…Today, a majority of LawGeex’s clients are corporate legal departments. According to LawGeex, its users have reported they are saving about 80 percent of the time they normally use on contract review and get deals closed three times faster. Not to mention that they are also saving 90 percent of the typical cost of outside council. The contract review platform is just the start for LawGeex. “Our goal for the next couple of years is to automate the entire legal world,” says Shmuli Goldberg, LawGeex’s VP Marketing.

…One of the primary reasons for the increase in legal tech companies is due to the increased accessibility to neural networking models and other probabilistic algorithms. In 2015 even Google open sourced its A.I. engine. Furthermore, among corporate entities and private citizens the demand for alternative and cheaper legal services is rising.

…A robot lawyer works more accurately, Goldberg claims.

But are robot lawyers a threat to lawyers? “Lawyers can benefit”, Goldberg says. “A.I. is taking the administrative work off their plate, giving them time and energy to focus on more strategic questions.” On the other hand, Oxford professor Richard Susskind, who specialized in legal technology in the 1980s, suggests that by 2020 technological advances will have been widely adopted and fewer lawyers will be required.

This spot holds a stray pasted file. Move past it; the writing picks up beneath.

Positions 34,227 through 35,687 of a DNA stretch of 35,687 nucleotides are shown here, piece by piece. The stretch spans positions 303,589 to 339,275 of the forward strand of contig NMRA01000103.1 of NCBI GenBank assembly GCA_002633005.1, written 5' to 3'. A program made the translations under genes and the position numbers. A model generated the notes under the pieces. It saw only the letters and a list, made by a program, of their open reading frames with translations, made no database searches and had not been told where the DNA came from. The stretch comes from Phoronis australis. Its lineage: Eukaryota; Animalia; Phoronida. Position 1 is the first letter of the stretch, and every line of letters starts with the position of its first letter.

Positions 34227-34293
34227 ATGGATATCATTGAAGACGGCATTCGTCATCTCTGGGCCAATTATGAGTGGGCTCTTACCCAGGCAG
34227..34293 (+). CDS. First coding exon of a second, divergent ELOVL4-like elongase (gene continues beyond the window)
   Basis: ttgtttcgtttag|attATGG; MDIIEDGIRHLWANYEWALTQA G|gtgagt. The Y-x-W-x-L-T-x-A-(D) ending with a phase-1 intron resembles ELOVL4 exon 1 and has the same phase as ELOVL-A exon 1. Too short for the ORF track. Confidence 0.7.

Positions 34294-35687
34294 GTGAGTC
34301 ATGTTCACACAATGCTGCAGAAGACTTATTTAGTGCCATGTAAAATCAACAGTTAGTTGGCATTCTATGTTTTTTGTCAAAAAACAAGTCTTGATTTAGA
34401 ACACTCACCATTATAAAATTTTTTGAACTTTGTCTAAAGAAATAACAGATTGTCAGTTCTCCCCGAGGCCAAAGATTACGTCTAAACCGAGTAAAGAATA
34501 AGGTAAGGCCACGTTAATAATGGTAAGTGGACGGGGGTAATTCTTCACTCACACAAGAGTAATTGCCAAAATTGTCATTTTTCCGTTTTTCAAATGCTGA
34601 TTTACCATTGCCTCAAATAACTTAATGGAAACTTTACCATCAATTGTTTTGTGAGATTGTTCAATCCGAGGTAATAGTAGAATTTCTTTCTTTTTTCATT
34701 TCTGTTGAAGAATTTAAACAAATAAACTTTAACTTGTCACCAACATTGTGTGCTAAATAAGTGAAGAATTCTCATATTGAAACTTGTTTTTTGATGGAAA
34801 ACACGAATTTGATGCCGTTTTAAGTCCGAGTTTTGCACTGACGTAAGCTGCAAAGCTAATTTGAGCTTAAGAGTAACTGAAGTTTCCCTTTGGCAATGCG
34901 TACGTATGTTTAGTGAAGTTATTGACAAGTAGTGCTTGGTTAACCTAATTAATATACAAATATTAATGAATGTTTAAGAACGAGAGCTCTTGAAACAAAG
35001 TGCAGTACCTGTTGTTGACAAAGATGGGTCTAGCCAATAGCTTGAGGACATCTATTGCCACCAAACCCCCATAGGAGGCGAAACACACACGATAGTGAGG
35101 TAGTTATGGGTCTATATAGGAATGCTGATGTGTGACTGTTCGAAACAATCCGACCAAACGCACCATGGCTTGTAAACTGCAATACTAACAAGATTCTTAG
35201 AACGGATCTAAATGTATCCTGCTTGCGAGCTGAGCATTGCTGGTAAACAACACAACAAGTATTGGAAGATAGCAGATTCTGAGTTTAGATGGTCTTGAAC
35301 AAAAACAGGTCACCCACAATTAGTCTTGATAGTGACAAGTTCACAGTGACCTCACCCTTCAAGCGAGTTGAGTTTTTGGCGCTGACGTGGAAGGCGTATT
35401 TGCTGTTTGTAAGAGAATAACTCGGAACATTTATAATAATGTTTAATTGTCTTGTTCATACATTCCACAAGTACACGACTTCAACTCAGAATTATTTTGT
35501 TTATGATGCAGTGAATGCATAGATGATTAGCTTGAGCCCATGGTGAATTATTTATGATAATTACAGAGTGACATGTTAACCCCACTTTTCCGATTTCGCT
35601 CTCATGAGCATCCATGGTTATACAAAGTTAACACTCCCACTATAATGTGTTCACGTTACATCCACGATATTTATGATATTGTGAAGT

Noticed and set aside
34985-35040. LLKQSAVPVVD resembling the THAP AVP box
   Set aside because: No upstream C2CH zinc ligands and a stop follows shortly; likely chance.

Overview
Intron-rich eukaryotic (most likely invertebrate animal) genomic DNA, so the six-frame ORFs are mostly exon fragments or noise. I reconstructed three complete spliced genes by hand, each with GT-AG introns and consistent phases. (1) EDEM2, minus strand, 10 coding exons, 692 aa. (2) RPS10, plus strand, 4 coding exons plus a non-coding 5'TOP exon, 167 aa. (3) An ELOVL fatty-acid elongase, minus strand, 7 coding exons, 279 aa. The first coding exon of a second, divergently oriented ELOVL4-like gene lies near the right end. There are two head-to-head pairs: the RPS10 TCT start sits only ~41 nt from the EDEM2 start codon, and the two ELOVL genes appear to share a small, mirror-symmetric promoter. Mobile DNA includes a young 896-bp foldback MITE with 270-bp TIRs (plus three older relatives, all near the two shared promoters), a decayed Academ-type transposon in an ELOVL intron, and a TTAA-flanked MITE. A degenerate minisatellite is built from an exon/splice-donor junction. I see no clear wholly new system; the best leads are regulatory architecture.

Lawyers of the future will do very different work compared to previous generations, and therefore will need to go through a different education.



AI takes hold in the legal profession

….Many legal AI products are based on technologies that are well established in knowledge management, including text analytics and business process automation. What pushes them into the AI category is the degree to which they incorporate intelligence into their functionality, including the ability to learn and to process natural language inquiries. Because they are focused on issues specific to the legal profession, they are working with a finite knowledge domain, which allows them to be more precise in their performance.



edit on 1/2/17 by soficrow because: (no reason given)

edit on 1/2/17 by soficrow because: (no reason given)



posted on Feb, 1 2017 @ 08:39 PM
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This AI is special - and threatens professional poker players. Long story short, "It’s a powerful and rather unsettling proposition: a machine that can out-bluff a human."


Inside Libratus, the Poker AI That Out-Bluffed the Best Humans

...this AI reached such heights because it wasn’t just one AI.

Libratus relied on three different systems that worked together, a reminder that modern AI is driven not by one technology but many.

...Mainly, it relied on a form of AI known as reinforcement learning, a method of extreme trial-and-error.

...It’s a powerful and rather unsettling proposition: a machine that can out-bluff a human.




edit on 1/2/17 by soficrow because: (no reason given)



posted on Feb, 2 2017 @ 11:03 AM
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a reply to: daskakik